Is It All Just a Little Bit of History Repeating?
As they say, let’s start at the very beginning, a very good place to start.
The first time I ever heard the words ‘skin cancer’ I was around 7 years old. I was sitting in the dark with my door slightly open so I could overhear my parents. This was something I used to do all of the time. I would even be able to see the TV from my spot. I remember this is how I first started watching Sex and the City (which I wasn't allowed to see). As I sat on my bedroom floor I remember hearing my mum and dad chatting about my dad having level 4 skin cancer.
My family history of melanoma
I don’t really remember much else from that time; my parents didn’t really discuss it with me. However, I knew it was serious, because I could tell my mum was worried all the time. Plus she was forcing my dad to take some weird natural potions. Mum’s thinking was, ‘we may as well try everything, just in case!’ Thankfully after the potions and western medicine, my dad’s cancer never came back.
Many years past and skin cancer was not on my radar. Having fair skin and red hair, I used to burn easily, so I usually wore sunscreen. But I only really wore sunscreen because I didn't want the pain of the burn, skin cancer wasn't really even on my radar.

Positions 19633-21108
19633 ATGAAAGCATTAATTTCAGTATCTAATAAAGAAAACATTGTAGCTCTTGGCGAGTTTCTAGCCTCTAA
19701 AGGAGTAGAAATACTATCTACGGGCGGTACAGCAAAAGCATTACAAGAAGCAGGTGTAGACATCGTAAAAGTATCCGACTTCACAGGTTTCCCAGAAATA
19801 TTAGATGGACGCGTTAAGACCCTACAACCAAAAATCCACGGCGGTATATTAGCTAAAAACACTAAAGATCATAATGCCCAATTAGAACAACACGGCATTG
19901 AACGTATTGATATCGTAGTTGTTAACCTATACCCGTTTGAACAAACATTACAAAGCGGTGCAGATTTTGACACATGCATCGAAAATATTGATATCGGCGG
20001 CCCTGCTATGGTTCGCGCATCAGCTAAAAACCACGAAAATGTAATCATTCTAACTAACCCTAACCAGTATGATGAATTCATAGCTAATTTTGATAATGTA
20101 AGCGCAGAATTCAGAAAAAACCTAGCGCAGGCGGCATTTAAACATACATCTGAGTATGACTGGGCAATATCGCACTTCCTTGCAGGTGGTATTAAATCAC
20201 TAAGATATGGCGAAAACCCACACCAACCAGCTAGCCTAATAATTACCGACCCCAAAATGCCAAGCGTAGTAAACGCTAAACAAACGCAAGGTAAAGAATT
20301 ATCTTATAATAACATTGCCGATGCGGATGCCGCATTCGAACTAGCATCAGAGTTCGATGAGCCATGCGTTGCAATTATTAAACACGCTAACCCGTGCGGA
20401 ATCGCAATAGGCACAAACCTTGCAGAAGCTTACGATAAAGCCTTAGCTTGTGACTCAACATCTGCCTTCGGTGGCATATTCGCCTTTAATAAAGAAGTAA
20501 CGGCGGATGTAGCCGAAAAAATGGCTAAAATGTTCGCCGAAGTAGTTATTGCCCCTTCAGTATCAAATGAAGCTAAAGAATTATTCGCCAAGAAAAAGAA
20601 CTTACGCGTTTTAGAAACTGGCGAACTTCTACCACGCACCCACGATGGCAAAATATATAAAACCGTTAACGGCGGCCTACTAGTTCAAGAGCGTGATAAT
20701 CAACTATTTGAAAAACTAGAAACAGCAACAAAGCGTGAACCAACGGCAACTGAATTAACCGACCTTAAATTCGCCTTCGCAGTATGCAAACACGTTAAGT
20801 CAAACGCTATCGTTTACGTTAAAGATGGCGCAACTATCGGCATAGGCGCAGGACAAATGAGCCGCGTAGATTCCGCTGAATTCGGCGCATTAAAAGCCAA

Skin cancer on both sides of the family
Then when I was a teenager my mum's brother was diagnosed with skin cancer and again, even though I was older my parents didn’t really explain much of what was going on with me. I was largely in the dark. I believe it was initially a level 3 and he had a few surgeries and that was it.
A few years passed and one day that same uncle turned up at our house unannounced. When I answered the door I immediately knew something was wrong. I called my dad straight away, "Uncle Phil has just shown up to talk to mum, I think you need to come home right now." My gut feeling was right.
Always the jokester, my uncle said "Do you want the good or the bad news first? The bad news is the cancer has spread to my brain, but the good news is, I have one!”
Then one early morning when I was 21 I got the call, "You need to come to the hospital now, your uncle doesn’t have much longer."
Take your family history seriously
Naively, stupidly, recklessly, lazily, whatever you want to call it, even with skin cancer on both sides of my family, I still thought ‘it won’t happen to me’. So, I wasn’t vigilant about SPF and I didn’t get my skin checked.
Cut to 9 years later when I finally got my first skin check and it was my turn.
How often do you speak to your family members about skin cancer?